In a perfect world, Alex Meyer would be in Alabama instead of home in Greensburg, Ind. But sometimes things happen for a reason.

Meyer would much rather have been preparing to pitch in the SEC tournament this week with his University of Kentucky teammates, but the Wildcats suffered through a difficult season and fell short of qualifying. So Meyer headed home to wait for June 6 and the First-Year Player Draft and walked right into the stretch of storms that has ravaged the Midwest and South.

"It's something you don't wish to happen to anybody," said Meyer, who instead of preparing for a postseason start spent time trying to help with the cleanup effort in his small town. "[On Wednesday night], there were three waves of storms. The first wave had tornadoes and winds up to 109 mph."

There's nothing like a healthy dose of perspective to put things in their proper place. Disappointment in a baseball season can dissipate quickly when something like that happens. It's also not the first time a tornado has intersected with Meyer this season. Prior to Kentucky's series at Louisiana State, Meyer's father, David, and sister, Kristen, got stranded because they ran out of gas in a town that had been hit by a tornado and thus didn't have any electricity. Fortunately, an uncle was planning a trip in that direction and was able to bring filled gas cans to them, allowing them to make it in time to see the game.

Draft Central

"He's a trooper," Meyer said. "He's only missed a couple of games. He's made a real effort. And my mom stepped up. She gets really nervous, but she made it to more games this year."

Maybe then it's his mother, Sandy, who deserves the credit for Meyer's strong junior season. The 6-foot-9 right-hander was a prospect coming out of high school in 2008 as a high-ceiling thrower with a ton of arm strength. The Red Sox took a shot in the 20th round, but he went to Kentucky instead, knowing there was much he needed to learn about his craft.

Meyer admits that as a small-town kid from a state not exactly known as a baseball hotbed, things happened -- from jumping on the prospect map to the hordes of scouts that came pouring in -- a little too fast for him. It was a situation he likely found harder to control than his plus fastball at times.

His first two years at Kentucky didn't show a whole lot of consistent improvement, with a 5.73 ERA as a freshman and a 7.06 sophomore mark in a season interrupted by mononucleosis. The evolution from thrower to pitcher was not going particularly smooth.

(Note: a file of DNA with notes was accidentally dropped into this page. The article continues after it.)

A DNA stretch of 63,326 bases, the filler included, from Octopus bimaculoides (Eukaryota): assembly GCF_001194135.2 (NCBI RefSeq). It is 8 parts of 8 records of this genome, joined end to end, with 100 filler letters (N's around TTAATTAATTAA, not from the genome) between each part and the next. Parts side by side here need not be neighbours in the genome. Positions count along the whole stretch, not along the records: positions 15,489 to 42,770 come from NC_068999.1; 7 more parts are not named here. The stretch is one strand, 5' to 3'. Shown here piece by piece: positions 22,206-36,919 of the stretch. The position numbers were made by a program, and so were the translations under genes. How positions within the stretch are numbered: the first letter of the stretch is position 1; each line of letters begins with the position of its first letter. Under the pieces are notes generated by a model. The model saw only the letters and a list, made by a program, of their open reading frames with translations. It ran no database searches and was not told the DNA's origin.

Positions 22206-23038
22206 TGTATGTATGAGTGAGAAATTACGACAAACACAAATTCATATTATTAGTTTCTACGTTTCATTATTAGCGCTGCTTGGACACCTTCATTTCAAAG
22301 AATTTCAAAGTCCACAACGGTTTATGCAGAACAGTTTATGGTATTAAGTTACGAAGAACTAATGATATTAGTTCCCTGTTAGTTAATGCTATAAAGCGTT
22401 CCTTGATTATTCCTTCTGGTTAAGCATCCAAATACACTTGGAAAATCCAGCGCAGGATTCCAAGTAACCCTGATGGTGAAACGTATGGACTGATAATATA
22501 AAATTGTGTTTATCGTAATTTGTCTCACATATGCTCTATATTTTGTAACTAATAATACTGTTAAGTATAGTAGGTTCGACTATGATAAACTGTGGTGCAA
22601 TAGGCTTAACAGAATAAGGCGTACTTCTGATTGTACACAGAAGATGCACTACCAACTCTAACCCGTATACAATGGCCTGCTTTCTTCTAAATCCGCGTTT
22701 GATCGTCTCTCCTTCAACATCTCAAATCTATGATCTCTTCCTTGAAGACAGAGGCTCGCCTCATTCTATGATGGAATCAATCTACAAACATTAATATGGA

"In high school, I was able to just throw the ball by everybody, especially in Indiana, which is not the best state for baseball competitively. I came into Kentucky and got my feet wet and had my struggles and learned I couldn't just do that. I learned how to pitch, how to throw a third pitch. James Paxton and Chris Rusin were huge in helping me with that."

Both Paxton and Rusin are in pro ball now, a path Meyer seems much more prepared to face than ever before. Meyer finished the 2011 season with a 2.94 ERA, a .222 average against and 110 strikeouts in 101 innings. While he walked 46, his command was vastly improved and he started to show the makings of a changeup to go along with his fastball and slider. Meyer always knew he had good stuff, but trusting it on the mound was another matter.

"It's been a really long process," Meyer said. "I finally quit growing this year and started putting on weight, but it started with being confident out there and attacking the strike zone and not giving the hitters too much credit. You have to attack them as much as they want to attack me. You learn from your past. It can be the best teacher for you. And I think it was. I knew guys would take pitches and try to get my pitch counts up. The main thing is location and keeping the ball down. I truly believe that. When you try and pitch instead of just throw, it really makes it easier for you. I think it's a big reason why I was successful this year."

And it's a big reason why Meyer's name is being mentioned currently all over the first-round landscape. That doesn't mean Meyer will escape the inevitable struggles nearly every young pitcher faces as he reaches new levels. But considering he virtually majored in bouncing back from adversity in college, he could have a leg up on many of his contemporaries.

"Baseball has so much failure in it. It's how you come back from it," Meyer said. "I'm not saying I had a perfect season, but it was definitely better than the last two seasons. I think that's been huge for me. When you go through failure, you're going to know how to deal with it, how to respond to it. I feel I went through quite a bit of failure, more than I wanted to, I grew from it, I got stronger, I'm a more mature baseball player because of it."

Maybe it's the maturity and the deeper understanding of the art of pitching that are the reasons for Meyer's resurgence as a prospect. Or maybe he should just give mom the props she deserves.

"You can give a little bit of it for her," Meyer said. "She makes it easier for me to do a good job. She's the last one I talk to before we head out to the field. Once we get there, I turn my phone off and get ready for the games."